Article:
Museum director Ghez, architect Gang to receive Benton, Rosenberger medals
The University will award the Benton Medal for Distinguished Public Service to the innovative museum director and art curator Susanne Ghez, and the Jesse L. Rosenberger Medal to the celebrated architect Jeanne Gang. The recipients will receive their honors at the University of Chicago 515th Convocation, on Saturday, June 15.
In support of Ghez’s selection, one of her nominators wrote: “She has given support to many in the University’s arts community and has cared deeply for the community. In addition to the respect and appreciation Ghez receives from her colleagues here in Chicago, she is respected for her curatorial work internationally.”
Ghez joined The Renaissance Society in 1973, and has been the museum’s executive director and chief curator since 1974. Under her guidance, The Renaissance Society has become internationally recognized as one of the most original and ambitious contemporary art museums in the United States.
Ghez has curated more than 160 exhibitions in the course of her career and edited numerous publications in conjunction with them. Her acclaimed curatorial program has consistently presented new-to-the-scene artists, including Louise Bourgeois, Jeff Wall, Peter Fischli and David Weiss, Mike Kelley, and Kara Walker, who went on to become leading figures in the contemporary art world.
Ghez’s programming has included seminal exhibitions for many Chicago-based artists, yet her vision is as global as it is local; she has brought exhibitions to the Renaissance Society by artists from five continents. She also served from 1999 to 2002 as co-curator of Documenta 11, one of the best-known and best-established contemporary art exhibitions in the world.
Highly esteemed and prominent in her field, Ghez has received honorary doctorates from the School of the Art Institute of Chicago and the San Francisco Art Institute as well as numerous awards for curatorial excellence. She also has an extensive service record as an artistic advisor, having worked with Norway’s Contemporary Art advisory committee, Barcelona’s Museu d’Art Contemporani, and the National Endowment for the Arts.
Ghez is currently an affiliate member of the Department of Visual Arts at the University of Chicago and is a Life Member of UChicago’s Visual Arts Visiting Committee.
Ghez is the 12th recipient of the Benton Medal for Distinguished Public Service, which was created in 1967 to honor Sen. William H. Benton on the occasion of his 25th anniversary as chairman and publisher of Encyclopaedia Britannica.
The Benton Medal recognizes individuals who have rendered distinguished public service in the field of education, which extends to anyone who has contributed in a systematic and distinguished way to shaping minds and disseminating knowledge. The faculty selection committee considers eligible recipients to not only include teachers, but also educational administrators, museum directors, librarians, officers of learned societies, foundation executives, philanthropists, broadcasters, and publishers.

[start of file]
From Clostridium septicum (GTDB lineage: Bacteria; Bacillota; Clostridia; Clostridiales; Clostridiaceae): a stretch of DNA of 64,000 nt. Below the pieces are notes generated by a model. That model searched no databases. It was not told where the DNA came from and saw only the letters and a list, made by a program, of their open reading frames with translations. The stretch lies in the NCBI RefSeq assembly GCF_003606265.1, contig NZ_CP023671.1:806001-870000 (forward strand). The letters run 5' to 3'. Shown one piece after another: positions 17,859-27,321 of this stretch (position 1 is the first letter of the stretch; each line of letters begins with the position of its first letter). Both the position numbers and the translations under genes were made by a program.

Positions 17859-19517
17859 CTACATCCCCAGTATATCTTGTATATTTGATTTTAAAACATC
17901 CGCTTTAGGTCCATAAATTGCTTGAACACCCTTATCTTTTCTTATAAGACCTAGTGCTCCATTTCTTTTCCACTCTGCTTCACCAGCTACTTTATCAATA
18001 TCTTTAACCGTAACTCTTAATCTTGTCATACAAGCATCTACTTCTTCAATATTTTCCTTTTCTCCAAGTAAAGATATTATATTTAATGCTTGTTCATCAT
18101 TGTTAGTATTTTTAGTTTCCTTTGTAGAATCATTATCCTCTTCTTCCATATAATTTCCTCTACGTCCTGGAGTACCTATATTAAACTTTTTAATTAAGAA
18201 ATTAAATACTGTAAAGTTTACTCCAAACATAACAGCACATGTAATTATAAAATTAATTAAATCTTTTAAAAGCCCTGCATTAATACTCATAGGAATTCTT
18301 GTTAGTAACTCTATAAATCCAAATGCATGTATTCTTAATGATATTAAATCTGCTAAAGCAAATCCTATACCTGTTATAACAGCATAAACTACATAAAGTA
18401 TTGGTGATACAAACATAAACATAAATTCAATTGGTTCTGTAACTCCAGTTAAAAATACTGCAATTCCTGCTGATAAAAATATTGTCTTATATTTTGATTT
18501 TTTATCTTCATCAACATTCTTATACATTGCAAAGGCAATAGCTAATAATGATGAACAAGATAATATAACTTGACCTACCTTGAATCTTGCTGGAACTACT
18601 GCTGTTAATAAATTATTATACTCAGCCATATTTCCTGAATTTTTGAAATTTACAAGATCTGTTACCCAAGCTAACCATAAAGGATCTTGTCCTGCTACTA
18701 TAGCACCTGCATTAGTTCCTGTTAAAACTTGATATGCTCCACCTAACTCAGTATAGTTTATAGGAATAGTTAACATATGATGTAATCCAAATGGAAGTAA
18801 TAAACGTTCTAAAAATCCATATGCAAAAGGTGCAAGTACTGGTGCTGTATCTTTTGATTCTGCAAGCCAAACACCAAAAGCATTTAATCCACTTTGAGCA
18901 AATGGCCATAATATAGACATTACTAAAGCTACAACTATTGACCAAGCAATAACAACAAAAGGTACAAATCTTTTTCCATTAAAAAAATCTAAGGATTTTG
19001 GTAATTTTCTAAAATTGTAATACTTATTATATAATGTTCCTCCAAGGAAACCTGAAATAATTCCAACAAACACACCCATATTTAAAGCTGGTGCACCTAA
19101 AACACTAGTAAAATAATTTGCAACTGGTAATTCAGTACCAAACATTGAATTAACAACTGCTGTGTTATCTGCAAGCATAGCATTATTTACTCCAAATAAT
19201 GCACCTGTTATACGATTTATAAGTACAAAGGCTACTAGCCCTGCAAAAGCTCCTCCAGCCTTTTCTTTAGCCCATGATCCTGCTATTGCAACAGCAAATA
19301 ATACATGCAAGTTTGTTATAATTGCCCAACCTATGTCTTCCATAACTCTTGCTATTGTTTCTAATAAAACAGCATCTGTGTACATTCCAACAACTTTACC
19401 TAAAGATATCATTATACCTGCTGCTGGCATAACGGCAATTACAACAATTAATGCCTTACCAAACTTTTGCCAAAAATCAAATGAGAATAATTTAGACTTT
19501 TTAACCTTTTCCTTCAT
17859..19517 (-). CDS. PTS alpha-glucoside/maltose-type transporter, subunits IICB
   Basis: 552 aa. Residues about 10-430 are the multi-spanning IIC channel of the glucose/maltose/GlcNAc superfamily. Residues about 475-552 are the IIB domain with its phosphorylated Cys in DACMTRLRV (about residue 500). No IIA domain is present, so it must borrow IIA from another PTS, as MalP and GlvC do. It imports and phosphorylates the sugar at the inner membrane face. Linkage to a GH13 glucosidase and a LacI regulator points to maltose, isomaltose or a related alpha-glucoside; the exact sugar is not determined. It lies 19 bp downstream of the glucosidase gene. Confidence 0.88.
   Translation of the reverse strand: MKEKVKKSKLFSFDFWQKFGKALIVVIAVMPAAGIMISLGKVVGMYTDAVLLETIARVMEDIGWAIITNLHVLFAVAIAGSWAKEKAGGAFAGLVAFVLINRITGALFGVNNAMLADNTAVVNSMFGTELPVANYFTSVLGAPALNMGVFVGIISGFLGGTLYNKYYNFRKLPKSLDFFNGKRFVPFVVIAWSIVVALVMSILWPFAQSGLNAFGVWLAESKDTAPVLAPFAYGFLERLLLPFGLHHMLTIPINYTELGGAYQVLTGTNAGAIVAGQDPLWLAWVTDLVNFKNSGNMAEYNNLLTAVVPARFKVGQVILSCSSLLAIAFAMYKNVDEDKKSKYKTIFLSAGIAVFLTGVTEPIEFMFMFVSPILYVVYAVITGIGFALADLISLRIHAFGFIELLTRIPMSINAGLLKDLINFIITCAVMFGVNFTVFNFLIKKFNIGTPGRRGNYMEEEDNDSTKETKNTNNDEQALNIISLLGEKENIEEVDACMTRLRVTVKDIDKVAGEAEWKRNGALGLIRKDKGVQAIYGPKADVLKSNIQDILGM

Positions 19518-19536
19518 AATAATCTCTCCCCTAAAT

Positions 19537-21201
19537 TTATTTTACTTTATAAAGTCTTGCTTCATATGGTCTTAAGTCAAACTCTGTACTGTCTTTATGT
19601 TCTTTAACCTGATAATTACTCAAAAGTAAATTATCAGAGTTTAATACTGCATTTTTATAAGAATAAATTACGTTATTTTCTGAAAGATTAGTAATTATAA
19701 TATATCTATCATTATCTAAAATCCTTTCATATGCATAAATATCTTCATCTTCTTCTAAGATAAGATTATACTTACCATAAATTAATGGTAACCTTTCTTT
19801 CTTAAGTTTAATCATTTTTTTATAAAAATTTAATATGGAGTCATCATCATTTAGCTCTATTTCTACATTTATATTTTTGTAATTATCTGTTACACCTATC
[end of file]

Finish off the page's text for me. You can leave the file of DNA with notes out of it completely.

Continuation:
Architect Gang is not only the founder and principal of the Chicago-based firm Studio Gang Architects, but also is the recipient of a MacArthur Fellow “genius” grant. Gang has lectured at Harvard, Yale and Princeton universities, and the Illinois Institute of Technology. Her firm recently was named the 2013 winner of the National Design Award in Architecture Design, presented by the Smithsonian Institution’s Cooper-Hewitt, National Design Museum.
Gang, a native of Belvidere, Ill., said her interest in building and design began early. In a 2009 interview with UChicago’s Noyes magazine, she said that she “was always a kid who made things. As you study, you kind of veer towards what you’re good at. Two things I was good at were art and math." The combination “kind of sets you up for architecture.”
Gang is responsible for some of Chicago’s most innovative and memorable design structures such as the Nature Boardwalk at Lincoln Park Zoo, an educational pavilion and landscape that also function as storm-water infrastructure, and the landmark 82-story Aqua Tower.
Gang has been a Fellow of the American Institute of Architects since 2009, and her work with Studio Gang has been exhibited at the Venice Architecture Biennale, the Museum of Modern Art and the National Building Museum. Her firm’s solo exhibition at the Art Institute of Chicago, Building: Inside Studio Gang Architects, set record attendance. In 2011, she released Reveal, her first volume on Studio Gang’s work and design process.
Gang is the 49th recipient of the Rosenberger Medal, established in 1917 by Mr. and Mrs. Jesse L. Rosenberger. The medal recognizes achievement through research, in authorship, in invention, for discovery, for unusual public service, or for anything “deemed of great benefit to humanity.”
Nominations for the Benton and Rosenberger Medals are submitted by members of the faculty, evaluated by the faculty Committee on Awards and Prizes, and voted upon by the Council of the University Senate.
The President of the University extends an invitation to both the Benton and Rosenberger nominees to receive their medals during the Spring Quarter Convocation. The nominees also are invited to give a public lecture or workshop the following academic year.
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